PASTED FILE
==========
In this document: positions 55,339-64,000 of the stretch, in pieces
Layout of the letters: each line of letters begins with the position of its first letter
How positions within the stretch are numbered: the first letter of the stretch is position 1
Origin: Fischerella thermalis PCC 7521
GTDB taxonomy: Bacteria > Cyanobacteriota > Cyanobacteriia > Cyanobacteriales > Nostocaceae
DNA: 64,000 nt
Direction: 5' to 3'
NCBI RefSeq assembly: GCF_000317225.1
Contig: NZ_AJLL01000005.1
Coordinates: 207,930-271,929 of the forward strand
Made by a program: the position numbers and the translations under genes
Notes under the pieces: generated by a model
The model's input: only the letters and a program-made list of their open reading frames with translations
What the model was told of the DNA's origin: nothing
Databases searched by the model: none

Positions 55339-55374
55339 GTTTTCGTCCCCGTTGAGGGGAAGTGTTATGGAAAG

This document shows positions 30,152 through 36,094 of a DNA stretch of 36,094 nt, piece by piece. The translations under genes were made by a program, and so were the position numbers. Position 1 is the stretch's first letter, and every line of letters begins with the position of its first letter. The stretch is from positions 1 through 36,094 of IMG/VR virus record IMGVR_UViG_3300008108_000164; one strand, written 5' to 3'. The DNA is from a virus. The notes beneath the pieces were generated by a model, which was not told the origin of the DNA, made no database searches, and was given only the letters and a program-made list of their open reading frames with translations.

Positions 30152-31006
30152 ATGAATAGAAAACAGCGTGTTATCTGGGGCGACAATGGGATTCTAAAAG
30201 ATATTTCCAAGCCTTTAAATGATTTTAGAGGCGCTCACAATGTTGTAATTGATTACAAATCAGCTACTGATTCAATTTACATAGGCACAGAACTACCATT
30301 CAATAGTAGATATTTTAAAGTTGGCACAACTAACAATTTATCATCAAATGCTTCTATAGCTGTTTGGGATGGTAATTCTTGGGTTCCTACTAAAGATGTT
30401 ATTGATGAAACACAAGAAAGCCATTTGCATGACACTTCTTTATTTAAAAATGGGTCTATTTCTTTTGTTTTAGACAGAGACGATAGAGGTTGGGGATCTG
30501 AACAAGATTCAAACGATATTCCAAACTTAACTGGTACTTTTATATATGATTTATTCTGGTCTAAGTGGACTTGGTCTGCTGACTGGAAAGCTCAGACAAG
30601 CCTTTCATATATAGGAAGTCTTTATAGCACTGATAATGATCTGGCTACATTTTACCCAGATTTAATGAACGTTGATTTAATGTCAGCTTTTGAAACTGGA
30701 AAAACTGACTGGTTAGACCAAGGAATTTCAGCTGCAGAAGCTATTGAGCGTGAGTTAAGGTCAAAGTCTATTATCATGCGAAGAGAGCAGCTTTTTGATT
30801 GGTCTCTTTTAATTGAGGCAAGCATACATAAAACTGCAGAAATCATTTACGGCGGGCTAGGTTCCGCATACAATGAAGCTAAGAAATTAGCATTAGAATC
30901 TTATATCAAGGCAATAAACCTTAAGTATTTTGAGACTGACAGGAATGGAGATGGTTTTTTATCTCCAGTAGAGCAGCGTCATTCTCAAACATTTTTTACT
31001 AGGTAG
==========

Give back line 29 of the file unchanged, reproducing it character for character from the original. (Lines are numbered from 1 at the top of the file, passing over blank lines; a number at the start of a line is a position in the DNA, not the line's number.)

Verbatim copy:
31001 AGGTAG